Square foot gardening is an easy way of creating garden space without having land or a tiller. The basic principle of this type of gardening is to grow ones garden in a box or rectangular shape verses monoculture rows. Before jumping into square foot gardening phenomenon, one must plan their garden space.
A simple principle exists when one is going to utilize the square foot garden technique and that is one 4 by 4 bed will produce enough produce for one adult to have a salad everyday during the growing season. If planting for a child, then a 3 by 3 bed will provide enough produce for one salad a day during the growing season.
If you add an additional 4 by 4 bed, then you will produce enough produce to cover dinner for the whole season. If you want to share, preserve or have large eaters, then consider adding another bed.
Once you understand this pattern, the next step is to draw up a chart that will help you calculate how many square foot beds you will need. The first step is to create a chart that has five columns and label the columns name, salad, dinner, extra, and total. After this is done, write down the first column everyone you plan to feed through your garden space. This list is not limited to humans. Many household pets such as dogs, cats, rabbits, and guinea pigs can also use their own garden space.
The next step is to decide when these individuals would consume this produce. An example of how this would work is planning for a spring square foot garden when the kids are in school. Unless they are taking their lunch, they probably would not be eating a salad once a day. So during this planning process consider the time of year and when the produce will be harvested to make sure you do not plant too much.
After this is done, place a check in the columns that applies to each person’s situation. Each check represents one 4 by 4 garden space. When the chart is completed, then add up the number of garden spaces required.
This number can be left as the number of beds that you will need or it can be converted to the total number of square feet required for this year’s garden.
Once the area is calculated, the next step is to plan what you want to grow. Have everyone who is going to benefit from the garden make up a list of vegetables they would like to grow. Arrange these into cool season and warm season crops. Plan out when certain plants should be started from seed and when certain plants should be placed in the garden. After this is done, mark the calendar with the planned planting dates.
The next step in this process requires a little “homework.” What I mean by this is you will need to observe your surroundings. These surroundings include your yard, porch or deck. The first thing you need to look at is where is the sun located. Most vegetable plants require at least six hours of direct sunlight to maximize production.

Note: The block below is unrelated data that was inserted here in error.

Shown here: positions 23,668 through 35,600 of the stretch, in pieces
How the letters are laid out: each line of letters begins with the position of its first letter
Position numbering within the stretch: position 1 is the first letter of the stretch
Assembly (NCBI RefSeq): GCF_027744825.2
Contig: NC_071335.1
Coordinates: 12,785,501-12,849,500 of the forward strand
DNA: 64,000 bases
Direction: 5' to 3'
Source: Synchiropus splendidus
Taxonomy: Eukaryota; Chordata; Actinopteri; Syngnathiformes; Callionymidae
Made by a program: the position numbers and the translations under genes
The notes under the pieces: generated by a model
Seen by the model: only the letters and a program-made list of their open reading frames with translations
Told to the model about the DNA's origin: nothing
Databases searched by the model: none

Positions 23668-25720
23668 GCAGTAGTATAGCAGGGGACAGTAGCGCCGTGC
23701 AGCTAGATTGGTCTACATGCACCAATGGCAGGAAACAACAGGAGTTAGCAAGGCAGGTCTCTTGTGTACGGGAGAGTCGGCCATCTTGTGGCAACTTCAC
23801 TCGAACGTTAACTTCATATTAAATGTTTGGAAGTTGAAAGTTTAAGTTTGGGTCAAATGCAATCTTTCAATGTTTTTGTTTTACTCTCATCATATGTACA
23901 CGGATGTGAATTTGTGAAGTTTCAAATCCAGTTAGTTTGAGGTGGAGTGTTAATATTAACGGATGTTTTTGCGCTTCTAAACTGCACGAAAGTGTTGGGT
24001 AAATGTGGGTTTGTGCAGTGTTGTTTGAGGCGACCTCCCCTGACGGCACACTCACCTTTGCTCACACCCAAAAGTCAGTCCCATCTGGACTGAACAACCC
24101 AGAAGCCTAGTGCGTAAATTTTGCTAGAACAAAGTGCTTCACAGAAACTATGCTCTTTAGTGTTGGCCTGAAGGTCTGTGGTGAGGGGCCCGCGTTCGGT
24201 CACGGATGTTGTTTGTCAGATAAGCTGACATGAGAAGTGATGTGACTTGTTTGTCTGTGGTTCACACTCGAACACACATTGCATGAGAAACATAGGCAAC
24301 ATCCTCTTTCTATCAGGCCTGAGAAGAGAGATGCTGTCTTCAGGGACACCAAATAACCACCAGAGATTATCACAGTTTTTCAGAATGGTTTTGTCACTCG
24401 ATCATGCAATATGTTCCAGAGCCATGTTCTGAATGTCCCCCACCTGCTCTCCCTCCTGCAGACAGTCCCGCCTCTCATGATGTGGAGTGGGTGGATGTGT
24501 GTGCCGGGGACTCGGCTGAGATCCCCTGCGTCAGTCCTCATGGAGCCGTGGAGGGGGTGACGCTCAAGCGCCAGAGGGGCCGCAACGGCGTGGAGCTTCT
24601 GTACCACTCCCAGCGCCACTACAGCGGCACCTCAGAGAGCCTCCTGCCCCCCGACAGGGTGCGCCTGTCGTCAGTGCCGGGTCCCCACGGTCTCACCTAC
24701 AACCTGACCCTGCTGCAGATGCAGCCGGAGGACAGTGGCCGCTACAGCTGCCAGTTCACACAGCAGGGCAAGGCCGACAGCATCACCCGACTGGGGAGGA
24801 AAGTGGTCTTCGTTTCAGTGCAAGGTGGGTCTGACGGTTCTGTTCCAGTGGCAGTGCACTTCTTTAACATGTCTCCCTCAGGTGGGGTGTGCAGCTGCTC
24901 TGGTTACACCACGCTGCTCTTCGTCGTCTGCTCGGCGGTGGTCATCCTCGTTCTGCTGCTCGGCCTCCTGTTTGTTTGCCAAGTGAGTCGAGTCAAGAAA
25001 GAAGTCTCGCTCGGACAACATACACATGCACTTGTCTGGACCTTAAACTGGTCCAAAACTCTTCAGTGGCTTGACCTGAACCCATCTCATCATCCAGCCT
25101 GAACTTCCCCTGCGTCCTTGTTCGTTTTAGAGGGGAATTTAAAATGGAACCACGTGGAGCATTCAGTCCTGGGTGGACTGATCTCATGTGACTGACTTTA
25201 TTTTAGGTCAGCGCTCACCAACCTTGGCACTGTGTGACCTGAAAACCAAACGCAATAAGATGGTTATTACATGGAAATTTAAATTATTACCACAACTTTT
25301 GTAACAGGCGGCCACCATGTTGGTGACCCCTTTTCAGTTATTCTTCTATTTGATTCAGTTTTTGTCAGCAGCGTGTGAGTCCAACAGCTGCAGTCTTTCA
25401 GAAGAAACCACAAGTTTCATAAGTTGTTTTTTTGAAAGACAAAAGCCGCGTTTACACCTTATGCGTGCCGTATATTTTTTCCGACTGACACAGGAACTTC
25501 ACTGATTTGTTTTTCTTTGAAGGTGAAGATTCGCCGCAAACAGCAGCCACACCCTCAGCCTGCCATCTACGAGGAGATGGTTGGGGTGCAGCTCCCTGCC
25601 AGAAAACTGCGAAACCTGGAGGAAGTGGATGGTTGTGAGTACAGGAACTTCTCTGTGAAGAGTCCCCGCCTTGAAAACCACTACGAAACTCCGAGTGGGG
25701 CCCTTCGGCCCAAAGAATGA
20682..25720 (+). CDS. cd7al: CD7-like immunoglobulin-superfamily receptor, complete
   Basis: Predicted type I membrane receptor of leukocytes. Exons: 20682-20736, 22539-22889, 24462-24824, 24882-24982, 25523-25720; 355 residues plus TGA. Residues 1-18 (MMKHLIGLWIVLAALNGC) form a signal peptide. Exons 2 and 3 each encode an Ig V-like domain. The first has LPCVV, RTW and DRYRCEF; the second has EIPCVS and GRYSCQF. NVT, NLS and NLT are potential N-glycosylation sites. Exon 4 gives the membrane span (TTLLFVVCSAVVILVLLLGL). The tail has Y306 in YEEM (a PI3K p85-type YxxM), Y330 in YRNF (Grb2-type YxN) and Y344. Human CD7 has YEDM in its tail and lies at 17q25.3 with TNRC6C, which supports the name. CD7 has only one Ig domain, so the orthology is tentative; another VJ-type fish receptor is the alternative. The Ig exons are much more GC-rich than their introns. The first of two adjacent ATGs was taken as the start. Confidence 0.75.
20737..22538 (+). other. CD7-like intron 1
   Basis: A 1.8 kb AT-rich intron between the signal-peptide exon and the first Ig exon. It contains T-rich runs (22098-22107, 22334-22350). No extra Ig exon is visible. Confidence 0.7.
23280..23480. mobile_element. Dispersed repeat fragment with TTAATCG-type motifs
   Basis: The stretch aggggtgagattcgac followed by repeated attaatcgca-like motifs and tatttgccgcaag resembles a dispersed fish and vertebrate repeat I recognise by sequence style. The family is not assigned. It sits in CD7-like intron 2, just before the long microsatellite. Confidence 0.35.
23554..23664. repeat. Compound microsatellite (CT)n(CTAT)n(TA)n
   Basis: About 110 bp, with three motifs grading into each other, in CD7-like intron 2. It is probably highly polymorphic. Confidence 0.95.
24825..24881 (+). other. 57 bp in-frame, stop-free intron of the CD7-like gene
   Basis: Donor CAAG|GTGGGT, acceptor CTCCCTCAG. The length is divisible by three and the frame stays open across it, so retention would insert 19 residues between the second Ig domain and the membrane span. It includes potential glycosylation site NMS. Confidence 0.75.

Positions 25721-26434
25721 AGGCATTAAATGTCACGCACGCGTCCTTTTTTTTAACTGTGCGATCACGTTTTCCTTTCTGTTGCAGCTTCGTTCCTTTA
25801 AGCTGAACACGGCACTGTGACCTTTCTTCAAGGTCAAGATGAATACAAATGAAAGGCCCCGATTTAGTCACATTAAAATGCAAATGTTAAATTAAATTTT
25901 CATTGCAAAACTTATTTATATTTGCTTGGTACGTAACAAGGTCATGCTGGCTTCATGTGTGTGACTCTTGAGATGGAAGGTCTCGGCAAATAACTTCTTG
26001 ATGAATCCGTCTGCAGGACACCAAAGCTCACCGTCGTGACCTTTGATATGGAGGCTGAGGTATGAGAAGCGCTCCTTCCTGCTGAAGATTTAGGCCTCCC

Another consideration when planning the location is how close the garden space will be to the house. This is very important. Most gardeners do not want to walk a long distance to harvest a few tomatoes. Also consider where in your house you can more easily see your garden space. Having a clear view of the garden area can help the gardener more closely monitor the health and wealth of the garden. This view can alert the gardener to any problem that needs to be quickly addressed. These troubles range from dogs, cats or wildlife in the garden space to disease problems.
Also, the garden space needs to be located away from trees and the area should not hold water. While the soil type is not important, since it will not be used, you still do not want to place the beds in a location that holds water.
The next step in this process is to draw the design up. The beds will need to be separated by three feet in all directions. When planning out the design, play with it a little. It can take any shape or pattern you would like. A simple way of doing this is to draw out some beds on construction paper. Cut the beds out and organize them on paper until you find a design you like. Once you have decided on a design, add the three-foot walkways and calculate the complete surface area needed for your garden space. This information will aid you in your final decision as to where the garden needs to be located.
Square foot gardening is a great addition to any gardener’s knowledge base but keep in mind though that every great project starts with planning. In this case, knowing what you need and where you need it is the first step to a successful square foot garden.
ABOUT THE AUTHOR
Mindy McIntosh-Shetter has been an Agricultural Science educator, and is a horticulture and/or environmental blogger who earned a degree from Purdue University in Agriculture Education with a minor in biology, and natural resources. Presently she is finishing up her Masters in Environmental Education and Urban Planning for the University of Louisville while working on her own agriculture/environmental blog.